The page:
When playing a slot machine, you place a coin or, in “ticket-in, ticket-out” machines, a paper ticket with a barcode into a designated slot on the machine. This activates reels that display symbols and, if a winning combination appears, credits are awarded according to the pay table on the machine’s face or help screen. Symbols vary depending on the theme of the machine. Some slots also feature a Wild symbol that can substitute for other symbols to form a winning line.
A slot is a dynamic placeholder that either waits for content (a passive slot) or calls out to the repository to receive it (an active slot). The slots are connected to the repositories through signals that can be emitted by any class, regardless of its access level. Signals connected to slots incur a slight overhead, approximately ten times the cost of emitting a non-virtual function call to the receivers that the signal is attached to; this cost is primarily due to the time required to locate the connection object and to safely iterate over all the slots in a generic fashion.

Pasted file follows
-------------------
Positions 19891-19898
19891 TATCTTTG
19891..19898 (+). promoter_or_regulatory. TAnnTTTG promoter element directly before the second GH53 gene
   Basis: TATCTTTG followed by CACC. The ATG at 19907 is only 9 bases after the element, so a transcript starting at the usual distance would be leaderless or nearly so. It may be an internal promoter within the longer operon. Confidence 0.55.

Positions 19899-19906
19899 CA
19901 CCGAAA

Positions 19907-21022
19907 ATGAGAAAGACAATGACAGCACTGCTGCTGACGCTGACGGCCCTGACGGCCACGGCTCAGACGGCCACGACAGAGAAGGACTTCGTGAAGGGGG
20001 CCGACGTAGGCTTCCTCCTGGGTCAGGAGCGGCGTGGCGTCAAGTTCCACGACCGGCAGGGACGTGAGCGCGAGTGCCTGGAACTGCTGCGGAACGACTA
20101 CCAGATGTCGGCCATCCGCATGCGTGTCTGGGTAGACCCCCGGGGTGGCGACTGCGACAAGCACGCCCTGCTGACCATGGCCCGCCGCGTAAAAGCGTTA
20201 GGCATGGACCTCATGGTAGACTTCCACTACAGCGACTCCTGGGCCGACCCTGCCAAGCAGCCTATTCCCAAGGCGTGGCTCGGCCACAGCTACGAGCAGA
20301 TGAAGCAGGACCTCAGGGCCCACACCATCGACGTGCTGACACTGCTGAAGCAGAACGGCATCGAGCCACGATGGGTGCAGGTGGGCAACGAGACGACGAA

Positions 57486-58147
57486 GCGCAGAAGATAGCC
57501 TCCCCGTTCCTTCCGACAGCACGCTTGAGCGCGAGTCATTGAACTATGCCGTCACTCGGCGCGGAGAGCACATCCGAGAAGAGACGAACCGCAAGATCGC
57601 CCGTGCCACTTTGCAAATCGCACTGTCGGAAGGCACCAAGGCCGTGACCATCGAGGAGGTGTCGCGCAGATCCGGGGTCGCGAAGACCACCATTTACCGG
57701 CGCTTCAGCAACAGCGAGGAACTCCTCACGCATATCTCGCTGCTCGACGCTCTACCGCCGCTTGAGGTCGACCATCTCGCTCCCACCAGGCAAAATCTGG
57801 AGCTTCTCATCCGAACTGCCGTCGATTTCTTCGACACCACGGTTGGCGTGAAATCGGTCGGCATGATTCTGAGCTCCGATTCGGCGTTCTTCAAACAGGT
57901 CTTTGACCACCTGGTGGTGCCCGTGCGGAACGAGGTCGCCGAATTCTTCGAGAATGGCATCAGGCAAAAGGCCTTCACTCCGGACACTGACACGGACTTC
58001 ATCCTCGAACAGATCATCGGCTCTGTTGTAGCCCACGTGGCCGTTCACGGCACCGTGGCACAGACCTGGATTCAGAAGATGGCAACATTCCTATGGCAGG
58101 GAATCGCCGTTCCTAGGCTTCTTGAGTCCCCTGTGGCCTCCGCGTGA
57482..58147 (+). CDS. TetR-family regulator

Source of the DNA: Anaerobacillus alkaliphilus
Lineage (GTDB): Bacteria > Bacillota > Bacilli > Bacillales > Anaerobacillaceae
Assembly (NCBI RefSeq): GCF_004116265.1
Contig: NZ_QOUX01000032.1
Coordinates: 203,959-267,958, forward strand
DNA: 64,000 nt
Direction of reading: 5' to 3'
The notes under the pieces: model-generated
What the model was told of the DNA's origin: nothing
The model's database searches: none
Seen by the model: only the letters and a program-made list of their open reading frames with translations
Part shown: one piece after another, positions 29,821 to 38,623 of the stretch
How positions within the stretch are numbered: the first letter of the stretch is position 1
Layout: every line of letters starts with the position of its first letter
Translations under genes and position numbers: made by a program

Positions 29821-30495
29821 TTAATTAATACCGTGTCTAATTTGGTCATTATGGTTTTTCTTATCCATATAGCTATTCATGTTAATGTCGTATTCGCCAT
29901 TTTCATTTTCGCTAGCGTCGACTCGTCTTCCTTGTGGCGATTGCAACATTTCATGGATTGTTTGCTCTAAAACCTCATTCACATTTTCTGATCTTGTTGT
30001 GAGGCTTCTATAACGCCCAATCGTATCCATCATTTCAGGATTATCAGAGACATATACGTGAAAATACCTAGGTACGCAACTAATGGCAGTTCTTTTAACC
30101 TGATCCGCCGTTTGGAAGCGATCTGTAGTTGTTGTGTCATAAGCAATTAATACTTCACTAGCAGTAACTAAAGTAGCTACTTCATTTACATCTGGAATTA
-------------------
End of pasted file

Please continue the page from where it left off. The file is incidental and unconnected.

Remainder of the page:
Using slots makes it easy to create different environments for testing and staging, and provides for fast deployments of HTTP-triggered workloads. It is also a great way to prewarm apps prior to swapping them into production, and provides an easy fallback in case the swap fails. In addition, the slot mechanism is useful for reducing latency in functions that are triggered by HTTP requests.